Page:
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Curbing mob injustice in Ghana —the role of the media

By Mabel D. Awuku and Ampomah Patience
 

“Solitude is strength; to depend on the presence of the crowd is weakness. The man who needs a mob to nerve him is much more alone than he imagines.”— Paul Brunton.

Ghanaians have always been known to be peaceful and anti-violent. These values have always been held in high esteem, even before colonization began. The shrieked voices and sympathy that Ghanaians show towards brutality is undoubtedly evidence that my people are very humane.


However, an incident that nearly cost me my life is enough reason to doubt if today’s Ghanaian still holds the values held in high esteem by Ghanaians of yesterday.
It was a usual Saturday morning and I had decided to get a few foodstuffs for my home which was my normal routine. On arrival at the Makola market, I hurriedly pushed myself through the crowd, purchasing my items. Satisfied with the tomatoes I had bargained for from the first vendor, I moved to the next item on my list— spinach.

 

I got to a vegetable stand only to notice everyone pointing fingers at me. A crowd was suddenly neck lacing me.  “She is the one, she is the one who stole the tomatoes”, they exclaimed! And in a twinkle of an eye, I received two heavy slaps from one built man. “I didn’t steal anything”, I tried to defend myself. Someone pushed me from behind and I was in total disarray and shock. If not for the timely intervention of the woman I bought the tomatoes from, I would have been buried long ago.


Now, I ask, why has the Ghanaian society suddenly resorted to meting out instant injustice or best known as mob injustice to suspected criminals?


What is mob injustice?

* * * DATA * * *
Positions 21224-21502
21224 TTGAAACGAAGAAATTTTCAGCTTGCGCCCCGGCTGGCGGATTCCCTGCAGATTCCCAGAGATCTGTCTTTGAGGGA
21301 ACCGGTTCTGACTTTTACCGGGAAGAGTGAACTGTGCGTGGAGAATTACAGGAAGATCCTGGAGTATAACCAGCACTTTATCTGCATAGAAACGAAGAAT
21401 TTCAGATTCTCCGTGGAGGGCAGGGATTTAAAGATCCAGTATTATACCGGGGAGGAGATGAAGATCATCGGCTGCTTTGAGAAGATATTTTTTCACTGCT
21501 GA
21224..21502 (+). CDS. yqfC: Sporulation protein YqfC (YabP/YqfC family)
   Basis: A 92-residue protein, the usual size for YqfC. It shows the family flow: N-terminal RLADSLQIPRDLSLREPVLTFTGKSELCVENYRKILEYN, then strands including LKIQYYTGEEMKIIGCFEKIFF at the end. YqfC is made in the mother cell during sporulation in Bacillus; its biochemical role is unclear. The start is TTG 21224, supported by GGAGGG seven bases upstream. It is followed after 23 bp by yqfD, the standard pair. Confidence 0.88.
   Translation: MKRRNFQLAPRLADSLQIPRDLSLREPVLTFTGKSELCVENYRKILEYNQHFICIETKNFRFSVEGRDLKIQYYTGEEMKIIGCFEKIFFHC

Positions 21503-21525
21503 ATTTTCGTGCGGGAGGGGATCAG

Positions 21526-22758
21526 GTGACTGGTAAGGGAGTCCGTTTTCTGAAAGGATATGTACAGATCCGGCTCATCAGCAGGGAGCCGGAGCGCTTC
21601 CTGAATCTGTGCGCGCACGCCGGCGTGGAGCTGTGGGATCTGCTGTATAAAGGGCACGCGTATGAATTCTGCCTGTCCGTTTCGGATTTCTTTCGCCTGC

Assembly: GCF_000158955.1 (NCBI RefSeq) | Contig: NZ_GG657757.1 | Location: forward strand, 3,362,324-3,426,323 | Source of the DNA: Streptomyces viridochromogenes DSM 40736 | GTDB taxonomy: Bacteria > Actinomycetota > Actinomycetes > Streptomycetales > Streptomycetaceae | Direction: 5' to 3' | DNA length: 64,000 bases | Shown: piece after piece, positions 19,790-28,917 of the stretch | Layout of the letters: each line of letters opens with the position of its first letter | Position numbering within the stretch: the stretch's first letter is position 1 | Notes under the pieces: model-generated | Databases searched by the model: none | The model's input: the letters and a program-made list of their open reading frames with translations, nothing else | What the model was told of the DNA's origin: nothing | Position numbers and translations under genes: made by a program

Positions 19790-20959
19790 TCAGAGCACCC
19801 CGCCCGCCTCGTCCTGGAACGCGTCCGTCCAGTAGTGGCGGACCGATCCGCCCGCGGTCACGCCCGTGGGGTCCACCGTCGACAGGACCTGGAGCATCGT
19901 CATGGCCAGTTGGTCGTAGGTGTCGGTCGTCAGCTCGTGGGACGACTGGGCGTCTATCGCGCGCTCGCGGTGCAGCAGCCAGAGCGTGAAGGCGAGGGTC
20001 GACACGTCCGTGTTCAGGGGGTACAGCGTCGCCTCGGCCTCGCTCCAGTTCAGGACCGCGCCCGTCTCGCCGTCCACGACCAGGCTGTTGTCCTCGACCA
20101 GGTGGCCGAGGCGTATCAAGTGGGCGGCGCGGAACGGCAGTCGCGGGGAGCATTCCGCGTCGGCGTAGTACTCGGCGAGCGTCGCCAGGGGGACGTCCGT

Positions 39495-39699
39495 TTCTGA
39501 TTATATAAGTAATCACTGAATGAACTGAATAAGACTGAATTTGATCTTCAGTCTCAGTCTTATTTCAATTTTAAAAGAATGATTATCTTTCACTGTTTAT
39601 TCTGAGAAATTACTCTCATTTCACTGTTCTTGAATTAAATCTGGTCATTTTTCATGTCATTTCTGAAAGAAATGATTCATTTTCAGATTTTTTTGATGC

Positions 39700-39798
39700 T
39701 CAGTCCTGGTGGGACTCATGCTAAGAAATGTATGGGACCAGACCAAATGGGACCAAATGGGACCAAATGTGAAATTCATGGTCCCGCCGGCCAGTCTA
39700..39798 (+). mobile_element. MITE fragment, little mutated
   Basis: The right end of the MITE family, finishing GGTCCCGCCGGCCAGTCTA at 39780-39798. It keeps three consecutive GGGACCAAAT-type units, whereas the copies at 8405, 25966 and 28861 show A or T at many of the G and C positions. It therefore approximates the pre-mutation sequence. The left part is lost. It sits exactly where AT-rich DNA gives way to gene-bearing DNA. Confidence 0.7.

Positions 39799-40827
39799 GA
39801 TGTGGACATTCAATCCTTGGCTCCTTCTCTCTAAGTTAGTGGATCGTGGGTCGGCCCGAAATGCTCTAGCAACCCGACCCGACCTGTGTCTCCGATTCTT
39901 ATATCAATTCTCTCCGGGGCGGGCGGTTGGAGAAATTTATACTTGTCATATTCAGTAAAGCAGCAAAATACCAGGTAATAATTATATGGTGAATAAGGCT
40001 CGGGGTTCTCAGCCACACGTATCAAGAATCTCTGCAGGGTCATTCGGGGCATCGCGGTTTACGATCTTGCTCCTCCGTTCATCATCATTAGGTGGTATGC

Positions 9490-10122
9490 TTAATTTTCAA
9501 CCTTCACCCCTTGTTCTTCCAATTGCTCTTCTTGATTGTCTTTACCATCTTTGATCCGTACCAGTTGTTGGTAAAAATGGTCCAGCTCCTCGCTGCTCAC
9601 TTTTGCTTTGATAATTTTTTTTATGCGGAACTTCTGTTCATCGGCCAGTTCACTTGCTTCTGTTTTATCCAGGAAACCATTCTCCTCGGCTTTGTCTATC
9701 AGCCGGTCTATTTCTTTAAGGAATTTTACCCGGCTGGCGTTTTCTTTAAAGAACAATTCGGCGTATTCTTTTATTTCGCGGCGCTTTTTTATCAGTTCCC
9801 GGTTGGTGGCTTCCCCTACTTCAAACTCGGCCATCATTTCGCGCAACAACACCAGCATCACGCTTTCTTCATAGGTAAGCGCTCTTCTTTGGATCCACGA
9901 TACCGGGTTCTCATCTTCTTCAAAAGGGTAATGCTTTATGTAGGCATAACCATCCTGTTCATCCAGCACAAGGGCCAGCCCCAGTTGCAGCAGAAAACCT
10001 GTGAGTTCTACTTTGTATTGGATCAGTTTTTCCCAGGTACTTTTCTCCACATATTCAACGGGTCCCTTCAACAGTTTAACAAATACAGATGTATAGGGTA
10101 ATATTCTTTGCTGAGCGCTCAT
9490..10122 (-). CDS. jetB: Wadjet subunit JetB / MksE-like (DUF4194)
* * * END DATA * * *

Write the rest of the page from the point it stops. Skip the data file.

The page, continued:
A mob injustice can best be defined as the assembly of 2 or more persons, without authority of law, for the purpose of doing violence to a person or property of anyone supposed to have been guilty of a violation of the law, or for the purpose of exercising correctional powers or regulative powers over any person by violence. Mob in justice is a gross act of injustice and an abuse of democracy. It perpetuates a cycle of violence, creates a culture of fear and rejects personal accountability for violent acts that are committed in the name of justice.


The law and mob injustice


The pinnacle of the values of any society is reflected in its justice system. Mob injustice is frowned upon everywhere across the globe. It is mostly practiced in African countries albeit the fact that it explicitly violates two articles in the Universal Declaration of Human Rights —Article 10 “everyone is entitled in full equality a fair and public hearing by an independent and impartial tribunal in the determination of his rights and obligations and of any criminal charges against him” and Article 11 (1) “everyone charged with a penal offence has the right to be presumed innocent until proved guilty according to the law in a public trial at which he has had all the guarantees necessary for his defence.


The 1992 Constitution of Ghana also states explicitly that “a person who has not been convicted of a criminal offence shall not be treated as a convicted person and shall be kept separately from convicted persons” (Chapter 15, Article 3).